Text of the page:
G.T. Martin, “Ra’y, Head of the Bakery of the Lord of Truth” (p. 145-149). Publication of a relief block in Cambridge (E.SS.49) belonging to the chief baker of Ptah (not included in G.T. Martin, Stelae from Egypt and Nubia in the Fitzwilliam Museum, Cambridge c. 3000 BC—AD 1150, Cambridge 2005, because he argues that it is not a stela).
D. Mostafa, “Red Sea Ports, Eastern Desert Roads, Quarries and Mines in Greek and Roman Egypt” (p. 151-155). A compilation of the main harbors, roads, and quarries connected with the red sea region. Most of the relevant more recent literature is not cited by the author, e.g. the reports on the excavations and finds at Mons Claudianus.
C. Nauerth, “Tunika, Dalmatika oder Stola Olympika? Eine Anmerkung zum sogenannten Sakralgewand aus Sakkara” (p. 157-160). Some points concerning the well-known tunica from Saqqara are discussed anew. Especially, the author draws a comparison with the garment worn by the initiated of the Isis mysteries according to Apuleius.
A.M. Osman, “Ein verborgenes Allerheiligstes für Imn, den verborgenen Gott? Die architektonische Ausführung eines theologischen Konzepts” (p. 161-168). The author discusses the sanctuaries in the Akh-menu of Thutmosis III, the one in the main axis as well as the hidden one, and asks which one was the principal sanctuary. He prefers to see the hidden one as more important.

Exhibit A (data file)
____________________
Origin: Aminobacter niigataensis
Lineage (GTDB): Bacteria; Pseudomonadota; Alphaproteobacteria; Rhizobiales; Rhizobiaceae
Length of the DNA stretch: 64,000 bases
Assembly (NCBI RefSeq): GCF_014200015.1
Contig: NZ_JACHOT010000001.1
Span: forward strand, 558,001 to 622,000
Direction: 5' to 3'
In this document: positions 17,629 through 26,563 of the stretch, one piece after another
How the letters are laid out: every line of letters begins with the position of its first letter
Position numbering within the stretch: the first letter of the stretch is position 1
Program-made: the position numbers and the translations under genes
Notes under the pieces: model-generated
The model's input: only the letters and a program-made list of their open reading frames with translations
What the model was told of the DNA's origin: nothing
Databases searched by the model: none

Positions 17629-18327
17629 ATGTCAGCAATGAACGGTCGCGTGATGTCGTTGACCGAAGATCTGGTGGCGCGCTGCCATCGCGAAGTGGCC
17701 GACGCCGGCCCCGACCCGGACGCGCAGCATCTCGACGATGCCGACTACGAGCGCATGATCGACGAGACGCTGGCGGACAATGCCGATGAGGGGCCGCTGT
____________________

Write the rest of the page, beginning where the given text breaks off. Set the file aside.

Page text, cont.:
A. Radwan, “Sayed Tawfik in Saqqara. Einiges zu fünf Fundobjekten aus seinen Ausgrabungen” (p. 169-174). Publication of five stone objects from the excavations of S. Tawfik in Saqqara. On the broken lower part of a private stela (p. 172), read, instead of “wobei mein Körper unter (der Aufsicht) des Anubis, des Oberen der Gerechtfertigten (d.h. der seligen Toten), sein wird”, rather chetî cher reshut“my body being in gladness”. The formulation seems more typical for a monument erected during the lifetime of a person than for a funerary object. On the back pillar of the statue of Psametik (p. 174), instead of “alle Vorlesepriester, die herbeikommen werden, (sowohl) aus Memphis (als auch) aus Ägypten”, translate rather “all lector-priests who will come from Memphis to the Kemet-area” (on Kemet as name of the Serapeum region at Saqqara, see H. Gauthier, Dictionnaire des noms géographiques contenus dans les texts hiéroglyphiques, tome cinquième, Cairo 1928, p. 199f.). Understand, instead of “(und) die Gnade (bei) Ptah-Sokar gehört dir”, rather as a verbal sentence “May Ptah be gracious towards you”.